Q: How have you helped companies and organisations with your expertise on business and digital transformation?

A: I’ve had conversations with companies asking me mainly about helping them to adopt digital and transformation in marketing or increasing their small social media presence to build a network and community. Because of my background and ambitions, we can easily start having talks about business ideas like how you can change the coaching industry with the metaverse coming in, how you can transform a people business into digital and many other topics.

People always have great ideas but then you need to talk about the talent acquisition and who can help you build this vision, grow it and scale it. Talent conversations are always interesting because you need to integrate it one way or another. So, it is something worth looking into.

Q: What digital transformation challenges you detect in organizations in Europe and Asia?

A: The industries’ dynamics are different. In fintech, you see them starting quickly because of incubation environments that are easy to get into and they are quite established in APAC. However, there is a focus on old traditional industries, but in Europe I didn’t see it that way. The cross-border adoption of trends is interesting. Europe is starting to be interested in fostering growth in APAC and vice versa.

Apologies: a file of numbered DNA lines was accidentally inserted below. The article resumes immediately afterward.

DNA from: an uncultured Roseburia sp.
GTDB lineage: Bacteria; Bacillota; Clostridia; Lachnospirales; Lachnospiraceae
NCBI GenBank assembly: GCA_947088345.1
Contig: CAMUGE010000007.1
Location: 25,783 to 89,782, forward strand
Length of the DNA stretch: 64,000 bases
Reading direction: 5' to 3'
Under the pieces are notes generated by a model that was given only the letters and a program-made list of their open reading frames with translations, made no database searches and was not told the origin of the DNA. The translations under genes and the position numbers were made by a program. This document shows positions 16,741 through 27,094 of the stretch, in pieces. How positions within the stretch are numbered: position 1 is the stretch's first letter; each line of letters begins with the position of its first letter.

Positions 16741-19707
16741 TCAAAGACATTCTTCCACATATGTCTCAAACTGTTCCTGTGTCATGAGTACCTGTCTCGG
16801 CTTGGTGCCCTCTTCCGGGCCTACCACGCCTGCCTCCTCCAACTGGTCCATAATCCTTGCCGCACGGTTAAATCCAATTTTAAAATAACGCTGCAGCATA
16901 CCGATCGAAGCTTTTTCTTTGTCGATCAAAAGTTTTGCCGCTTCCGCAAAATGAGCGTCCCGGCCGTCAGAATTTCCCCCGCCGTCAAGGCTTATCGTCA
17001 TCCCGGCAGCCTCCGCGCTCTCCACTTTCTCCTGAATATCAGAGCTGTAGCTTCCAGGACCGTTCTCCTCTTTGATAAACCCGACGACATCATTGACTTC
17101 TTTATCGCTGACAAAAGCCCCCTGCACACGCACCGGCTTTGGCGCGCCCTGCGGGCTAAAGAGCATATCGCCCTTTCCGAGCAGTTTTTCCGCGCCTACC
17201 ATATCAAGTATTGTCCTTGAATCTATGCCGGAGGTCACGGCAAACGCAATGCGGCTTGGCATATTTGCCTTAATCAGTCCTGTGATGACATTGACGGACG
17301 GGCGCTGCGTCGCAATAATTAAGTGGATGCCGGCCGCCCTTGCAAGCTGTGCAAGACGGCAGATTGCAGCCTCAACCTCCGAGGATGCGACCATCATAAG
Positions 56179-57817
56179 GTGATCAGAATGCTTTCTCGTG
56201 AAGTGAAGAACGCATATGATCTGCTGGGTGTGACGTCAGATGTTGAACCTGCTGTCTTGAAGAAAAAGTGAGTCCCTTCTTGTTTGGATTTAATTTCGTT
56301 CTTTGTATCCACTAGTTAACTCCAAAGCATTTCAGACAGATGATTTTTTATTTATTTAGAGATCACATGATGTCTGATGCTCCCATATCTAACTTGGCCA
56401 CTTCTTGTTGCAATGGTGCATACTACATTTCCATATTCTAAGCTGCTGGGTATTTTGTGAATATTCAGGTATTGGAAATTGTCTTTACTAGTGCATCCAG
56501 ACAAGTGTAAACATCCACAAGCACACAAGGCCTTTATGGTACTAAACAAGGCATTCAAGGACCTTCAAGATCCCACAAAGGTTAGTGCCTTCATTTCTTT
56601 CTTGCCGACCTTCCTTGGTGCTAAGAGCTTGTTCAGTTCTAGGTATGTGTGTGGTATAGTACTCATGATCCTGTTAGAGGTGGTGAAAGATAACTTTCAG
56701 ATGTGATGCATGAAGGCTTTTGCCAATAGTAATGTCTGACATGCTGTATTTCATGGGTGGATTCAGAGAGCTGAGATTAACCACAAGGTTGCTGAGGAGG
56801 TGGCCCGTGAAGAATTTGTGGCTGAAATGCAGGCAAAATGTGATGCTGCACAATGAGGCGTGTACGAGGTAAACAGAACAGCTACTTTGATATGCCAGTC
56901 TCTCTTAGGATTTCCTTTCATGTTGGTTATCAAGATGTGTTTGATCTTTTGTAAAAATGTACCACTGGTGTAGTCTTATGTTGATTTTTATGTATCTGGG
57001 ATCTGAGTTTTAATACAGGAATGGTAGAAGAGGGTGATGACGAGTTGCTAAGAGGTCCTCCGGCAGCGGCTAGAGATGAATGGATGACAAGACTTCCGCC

Sport tech in Europe is advanced, but the market here is not evolved yet so a lot of start-ups have the benefit of growing and supplying good products to the market in APAC.

Q: You have worked with start-ups both in Europe and Asia. Did you find some differences between the ecosystems in these continents?

A: There are some distinct things and others that are similar. In Asia, there is a lot of funding, but the problem is how to raise this money. Yet, for example in Singapore, if you start a small business, you almost certainly get a grant from the government, they are relatively easy to acquire. In Europe, it’s a bit trickier to get public funding. I can compare to the UK, where trying to get even 50.000 pounds is quite complicated.

In Singapore, you must be smart about who you will pitch your ideas to. While in Europe, there’s a bit more specialization so you know who you’ll bring your project to. In APAC it is not that defined.